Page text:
Piranesi is Clarke's second novel, following her debut Jonathan Strange & Mr Norrell (2004), which sold 4 million copies worldwide and was adapted into a BBC miniseries of the same name in 2015. Shortly after its publication, Clarke became ill with what was later diagnosed as chronic fatigue syndrome. Her writing became a "torturous" process. She worked on several projects, including a sequel to Jonathan Strange & Mr Norrell, but found herself "incapable of making decisions": "I found it impossible to decide between one version of a sentence and another version, but also between having the plot go in this direction and having it go in that direction. Everything became like uncontained bushes, shooting out in all directions." Clarke credits a visit to the set of the Jonathan Strange & Mr Norrell miniseries with reinvigorating her confidence as an author. She had felt weighed down by the "consciousness" of her time spent inactive and unable to complete projects, and decided to "simplify" what she was asking of herself. Piranesi was a longtime unfinished project of Clarke's which "probably predates Jonathan Strange & Mr Norrell". She decided to return to it as she deemed it "more manageable": "I thought, it doesn't have hundreds of characters and it won't require a huge amount of research because I don't know what research I could do for it."[1]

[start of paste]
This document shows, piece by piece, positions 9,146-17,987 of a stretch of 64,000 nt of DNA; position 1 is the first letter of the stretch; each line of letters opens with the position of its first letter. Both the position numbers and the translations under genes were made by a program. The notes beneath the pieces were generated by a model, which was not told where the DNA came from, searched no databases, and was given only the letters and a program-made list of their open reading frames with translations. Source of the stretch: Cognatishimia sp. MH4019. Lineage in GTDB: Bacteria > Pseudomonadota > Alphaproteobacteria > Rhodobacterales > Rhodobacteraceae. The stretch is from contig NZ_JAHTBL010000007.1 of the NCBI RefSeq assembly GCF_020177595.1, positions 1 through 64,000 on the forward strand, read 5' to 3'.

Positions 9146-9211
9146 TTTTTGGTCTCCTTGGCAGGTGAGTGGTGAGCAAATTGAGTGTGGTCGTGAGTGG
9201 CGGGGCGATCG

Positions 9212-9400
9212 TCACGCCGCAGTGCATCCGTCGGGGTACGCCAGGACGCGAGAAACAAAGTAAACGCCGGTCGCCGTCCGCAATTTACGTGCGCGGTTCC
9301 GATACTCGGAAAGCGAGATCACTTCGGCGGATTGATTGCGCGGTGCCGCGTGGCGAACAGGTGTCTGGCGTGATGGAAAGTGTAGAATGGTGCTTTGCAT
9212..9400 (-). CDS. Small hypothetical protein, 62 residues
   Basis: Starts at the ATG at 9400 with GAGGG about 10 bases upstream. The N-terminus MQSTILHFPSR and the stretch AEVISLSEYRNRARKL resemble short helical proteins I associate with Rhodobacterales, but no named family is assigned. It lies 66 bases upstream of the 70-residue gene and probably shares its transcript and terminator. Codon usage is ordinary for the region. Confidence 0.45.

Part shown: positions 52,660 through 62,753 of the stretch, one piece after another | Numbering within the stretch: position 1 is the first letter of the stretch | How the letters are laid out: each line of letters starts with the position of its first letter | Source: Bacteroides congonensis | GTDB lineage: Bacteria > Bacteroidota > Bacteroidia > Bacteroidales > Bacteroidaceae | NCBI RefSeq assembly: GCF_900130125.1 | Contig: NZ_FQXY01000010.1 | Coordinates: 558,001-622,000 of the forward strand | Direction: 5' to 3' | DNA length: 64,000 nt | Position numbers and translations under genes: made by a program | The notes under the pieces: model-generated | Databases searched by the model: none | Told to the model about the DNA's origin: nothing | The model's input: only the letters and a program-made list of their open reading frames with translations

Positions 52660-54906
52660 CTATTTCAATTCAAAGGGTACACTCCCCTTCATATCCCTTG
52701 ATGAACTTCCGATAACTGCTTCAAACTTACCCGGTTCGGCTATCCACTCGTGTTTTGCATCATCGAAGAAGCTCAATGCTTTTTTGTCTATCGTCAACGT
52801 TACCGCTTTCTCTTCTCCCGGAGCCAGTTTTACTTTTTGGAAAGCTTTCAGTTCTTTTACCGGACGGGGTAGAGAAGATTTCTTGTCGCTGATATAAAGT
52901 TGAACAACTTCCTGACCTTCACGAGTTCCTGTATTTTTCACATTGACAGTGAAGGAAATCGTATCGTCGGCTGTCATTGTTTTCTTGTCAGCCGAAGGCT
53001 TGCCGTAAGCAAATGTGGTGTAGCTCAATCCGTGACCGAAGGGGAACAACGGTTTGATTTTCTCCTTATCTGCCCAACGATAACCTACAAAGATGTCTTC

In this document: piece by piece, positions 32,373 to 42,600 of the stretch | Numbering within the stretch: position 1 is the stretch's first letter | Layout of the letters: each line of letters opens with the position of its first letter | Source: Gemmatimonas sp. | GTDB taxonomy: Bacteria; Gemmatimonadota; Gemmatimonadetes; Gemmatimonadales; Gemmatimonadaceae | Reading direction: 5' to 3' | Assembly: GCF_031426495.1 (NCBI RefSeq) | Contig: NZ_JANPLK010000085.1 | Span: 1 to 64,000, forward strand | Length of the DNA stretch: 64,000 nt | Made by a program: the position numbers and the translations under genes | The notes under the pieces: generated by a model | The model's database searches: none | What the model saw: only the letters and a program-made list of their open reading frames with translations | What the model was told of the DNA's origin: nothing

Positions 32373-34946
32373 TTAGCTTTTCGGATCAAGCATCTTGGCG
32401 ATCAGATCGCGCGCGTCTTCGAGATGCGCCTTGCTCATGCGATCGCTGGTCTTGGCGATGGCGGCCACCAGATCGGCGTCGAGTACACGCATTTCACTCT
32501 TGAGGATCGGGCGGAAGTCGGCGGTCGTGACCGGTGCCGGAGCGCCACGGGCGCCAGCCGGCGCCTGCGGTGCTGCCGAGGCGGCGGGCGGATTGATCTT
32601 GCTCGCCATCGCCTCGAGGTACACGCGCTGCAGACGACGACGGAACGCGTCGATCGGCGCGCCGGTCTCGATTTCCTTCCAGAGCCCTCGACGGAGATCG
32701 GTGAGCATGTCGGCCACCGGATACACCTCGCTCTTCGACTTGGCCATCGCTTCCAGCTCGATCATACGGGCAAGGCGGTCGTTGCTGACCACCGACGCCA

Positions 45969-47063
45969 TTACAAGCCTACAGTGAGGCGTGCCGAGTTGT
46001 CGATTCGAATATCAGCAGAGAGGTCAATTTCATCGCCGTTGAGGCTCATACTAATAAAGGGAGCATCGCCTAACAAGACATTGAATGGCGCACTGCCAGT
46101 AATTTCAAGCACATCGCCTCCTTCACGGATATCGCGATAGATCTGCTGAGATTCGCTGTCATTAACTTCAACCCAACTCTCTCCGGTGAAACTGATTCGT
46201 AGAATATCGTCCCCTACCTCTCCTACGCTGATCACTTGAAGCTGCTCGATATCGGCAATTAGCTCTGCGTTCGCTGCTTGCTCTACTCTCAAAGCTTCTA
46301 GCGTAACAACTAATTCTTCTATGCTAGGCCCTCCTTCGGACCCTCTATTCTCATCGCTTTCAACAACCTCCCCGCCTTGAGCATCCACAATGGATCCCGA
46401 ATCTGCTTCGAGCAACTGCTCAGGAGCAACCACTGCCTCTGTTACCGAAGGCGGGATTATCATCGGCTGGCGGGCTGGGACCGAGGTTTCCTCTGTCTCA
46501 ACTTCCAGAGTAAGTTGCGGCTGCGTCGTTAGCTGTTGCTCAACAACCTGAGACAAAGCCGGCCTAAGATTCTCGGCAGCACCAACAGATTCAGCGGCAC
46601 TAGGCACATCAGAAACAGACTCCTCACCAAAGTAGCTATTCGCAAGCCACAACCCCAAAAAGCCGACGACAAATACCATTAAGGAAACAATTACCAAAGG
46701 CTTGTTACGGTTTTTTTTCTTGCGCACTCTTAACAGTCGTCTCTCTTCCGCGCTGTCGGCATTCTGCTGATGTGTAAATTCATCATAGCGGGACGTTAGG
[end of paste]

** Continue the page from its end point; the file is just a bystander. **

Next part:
Piranesi was published in hardback, e-book and audio format on 15 September 2020 by Bloomsbury Publishing.[2] The audiobook version was narrated by actor Chiwetel Ejiofor.[3]

Reception[edit]

Piranesi received reviews of unanimous admiration.[4][5][6][7][8][9][10][11] Sarah Ditum of The Times gave the novel a rave review, writing, "After all that time, she has produced a second novel that is close to perfect."[12]